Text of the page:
This year I tried a few new recipes and found a new secret weapon: the pressure cooker!  I know a lot of you are now backing away from your computer right now because you see it exploding!  The modern pressure cookers have valves that prevent that from happening. My parents gave me a nice German made Fissler pressure cooker about 12 years ago, it has been a great tool in the kitchen.  I just never made chili in it before!  What the pressure cooker does to the meat (cheap chuck roast, trimmed of its fat) is amazing.  The downfall of cooking it in the crock pot for hours is that the meat tends to get stringy – but it is very tender.  In the pressure cooker, the meat becomes tender and juicy but still holds its consistency.

I have a chili recipe that I really have liked for a long time.  This year I decided to tweak it just a little and to cook it in the pressure cooker.  I did the prep work in my trusty cast iron skillet, because I like how well it retains the heat and it holds a lot.  Then I finished it in the pressure cooker.  I could have just used my pressure cooker rather than dirty another pot, but I find it  a little more cumbersome to cook bacon and brown the meat in it.

Becky’s Pressure Cooker Chili

Serves 6 – 8


  • 1 package thick cut bacon, cooked til crisp (reserving the drippings for browning the meat)
  • 3 lbs beef chuck roast, trimmed of fat and cut into 1/2 inch dice
  • salt and pepper to season the meat
  • garlic powder to season the meat
  • 2 onions, chopped
  • 1 red bell pepper, stem and seeds removed, chopped
  • 1 orange (or yellow, or green) bell pepper, stem and seeds removed, chopped
  • 1/2 cup minced garlic
  • 2 Tbsp Ancho chili powder
  • 2 Tbsp Chili powder
  • 1/4 tsp Cayenne pepper
  • 1 tsp red pepper flakes
  • 1 (6 oz) can tomato paste
  • 1 (14-15 oz) can diced tomatoes
  • 1 (14-15 oz) can tomato sauce
  •  3/4 cup water
  • 1 (14-15 oz) can of chili beans, kidney beans, or navy beans (your choice)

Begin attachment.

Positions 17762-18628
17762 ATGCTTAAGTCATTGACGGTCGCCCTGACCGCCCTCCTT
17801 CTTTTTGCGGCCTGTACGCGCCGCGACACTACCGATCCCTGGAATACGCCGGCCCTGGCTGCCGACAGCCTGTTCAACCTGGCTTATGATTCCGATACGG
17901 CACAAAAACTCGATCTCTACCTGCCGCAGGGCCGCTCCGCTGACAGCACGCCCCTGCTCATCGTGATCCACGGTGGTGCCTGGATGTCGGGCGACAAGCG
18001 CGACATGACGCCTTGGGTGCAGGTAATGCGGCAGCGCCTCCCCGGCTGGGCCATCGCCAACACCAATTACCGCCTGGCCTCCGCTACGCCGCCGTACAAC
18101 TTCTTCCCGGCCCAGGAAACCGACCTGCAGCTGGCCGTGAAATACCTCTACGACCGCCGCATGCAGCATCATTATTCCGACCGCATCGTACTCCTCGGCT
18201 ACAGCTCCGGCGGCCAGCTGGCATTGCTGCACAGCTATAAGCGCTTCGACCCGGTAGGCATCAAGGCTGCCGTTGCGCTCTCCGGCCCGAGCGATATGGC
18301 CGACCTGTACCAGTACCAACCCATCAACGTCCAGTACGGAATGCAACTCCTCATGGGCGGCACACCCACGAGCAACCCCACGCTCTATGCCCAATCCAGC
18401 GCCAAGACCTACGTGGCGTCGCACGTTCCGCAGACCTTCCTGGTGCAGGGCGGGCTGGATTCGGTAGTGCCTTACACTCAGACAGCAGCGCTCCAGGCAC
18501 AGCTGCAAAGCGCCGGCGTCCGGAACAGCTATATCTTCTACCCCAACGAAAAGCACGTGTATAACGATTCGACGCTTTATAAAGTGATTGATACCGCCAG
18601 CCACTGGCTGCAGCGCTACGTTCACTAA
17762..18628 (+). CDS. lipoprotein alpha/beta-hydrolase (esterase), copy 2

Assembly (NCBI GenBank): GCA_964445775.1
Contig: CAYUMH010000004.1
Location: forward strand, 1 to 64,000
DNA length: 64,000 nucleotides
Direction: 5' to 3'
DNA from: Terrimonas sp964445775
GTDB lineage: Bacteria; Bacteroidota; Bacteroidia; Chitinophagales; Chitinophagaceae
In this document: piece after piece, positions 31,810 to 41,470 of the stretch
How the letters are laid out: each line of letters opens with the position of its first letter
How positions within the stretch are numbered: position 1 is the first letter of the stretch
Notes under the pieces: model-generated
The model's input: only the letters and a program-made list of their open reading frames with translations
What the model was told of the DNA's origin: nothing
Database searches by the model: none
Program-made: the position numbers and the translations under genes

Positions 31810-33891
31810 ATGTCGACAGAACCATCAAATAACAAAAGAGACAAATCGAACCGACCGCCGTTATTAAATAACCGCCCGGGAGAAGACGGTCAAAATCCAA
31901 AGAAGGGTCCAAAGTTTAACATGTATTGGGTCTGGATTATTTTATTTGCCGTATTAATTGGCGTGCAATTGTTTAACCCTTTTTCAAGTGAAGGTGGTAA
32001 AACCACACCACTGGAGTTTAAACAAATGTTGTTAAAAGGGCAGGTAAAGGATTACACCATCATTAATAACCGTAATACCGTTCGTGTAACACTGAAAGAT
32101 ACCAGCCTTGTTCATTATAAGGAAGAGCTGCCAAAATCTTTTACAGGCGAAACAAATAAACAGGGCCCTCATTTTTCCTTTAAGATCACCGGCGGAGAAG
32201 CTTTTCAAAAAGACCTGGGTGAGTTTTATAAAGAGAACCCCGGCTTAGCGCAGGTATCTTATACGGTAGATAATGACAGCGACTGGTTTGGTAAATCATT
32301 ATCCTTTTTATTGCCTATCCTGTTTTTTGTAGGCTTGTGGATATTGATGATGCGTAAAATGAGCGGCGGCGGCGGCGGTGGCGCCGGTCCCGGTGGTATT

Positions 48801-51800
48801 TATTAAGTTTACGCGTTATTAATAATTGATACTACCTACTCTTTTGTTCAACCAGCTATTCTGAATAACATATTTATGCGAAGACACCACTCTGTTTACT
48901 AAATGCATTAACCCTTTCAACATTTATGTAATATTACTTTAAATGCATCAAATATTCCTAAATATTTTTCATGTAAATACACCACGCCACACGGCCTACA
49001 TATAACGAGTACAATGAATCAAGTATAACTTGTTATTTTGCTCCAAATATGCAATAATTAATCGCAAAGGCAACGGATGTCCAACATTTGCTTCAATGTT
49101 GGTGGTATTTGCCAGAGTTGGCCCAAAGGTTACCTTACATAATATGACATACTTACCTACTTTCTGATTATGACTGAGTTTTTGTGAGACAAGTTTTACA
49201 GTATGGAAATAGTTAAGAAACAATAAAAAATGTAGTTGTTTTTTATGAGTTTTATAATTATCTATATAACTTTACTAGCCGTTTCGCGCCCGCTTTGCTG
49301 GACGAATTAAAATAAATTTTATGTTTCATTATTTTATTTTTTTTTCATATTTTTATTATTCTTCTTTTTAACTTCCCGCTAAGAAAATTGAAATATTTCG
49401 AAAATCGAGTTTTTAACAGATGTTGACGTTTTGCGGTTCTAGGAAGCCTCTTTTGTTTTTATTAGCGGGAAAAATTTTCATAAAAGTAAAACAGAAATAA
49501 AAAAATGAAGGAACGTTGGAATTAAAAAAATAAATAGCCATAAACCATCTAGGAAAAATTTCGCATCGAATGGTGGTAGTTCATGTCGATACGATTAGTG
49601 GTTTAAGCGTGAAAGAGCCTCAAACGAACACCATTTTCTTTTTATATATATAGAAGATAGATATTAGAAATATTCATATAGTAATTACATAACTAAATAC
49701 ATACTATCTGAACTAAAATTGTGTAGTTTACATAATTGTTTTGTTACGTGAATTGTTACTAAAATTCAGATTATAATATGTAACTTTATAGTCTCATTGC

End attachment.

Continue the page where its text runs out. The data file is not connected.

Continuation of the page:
I heated my cast iron skillet up about 10 minutes over medium high heat, before I cooked the bacon, rendering out the fat.  I drained the crisp bacon on paper towels and poured off the bacon fat to a small bowl, leaving about 1 tablespoon of fat in my skillet.

I had removed most of the fat from my beef chuck roast and cut into bite sized pieces.  Seasoned the meat with salt, pepper, and garlic powder before browning the meat cubes in the skillet over medium high heat in the bacon fat.  I did this in smaller batches so that the meat had a chance to brown.  I stirred a few times and removed the meat to a bowl.  Repeated the process with the remaining meat until the meat cubes were also browned.  I added a tablespoon of bacon fat to each batch to aid the browning. I once again removed all the meat from the skillet.

Added 1 tablespoon of bacon drippings to the skillet and cooked the onions and peppers for about 5 minutes until the onions were beginning to turn opaque.  I added the minced garlic and cooked for another minute until it was fragrant.  I added the Ancho powder, chili powder, cayenne pepper, red pepper flakes to the onion mixture and cooked it for another 30 seconds.  I added the tomato paste and meat cubes back into the skillet and stirred to combine.  Then I added the diced tomatoes, tomato sauce and water to the skillet and stirred to combine.  I decided to add the beans in after cooking the meat in the pressure cooker because they were already cooked and there was not much room left in my pressure cooker…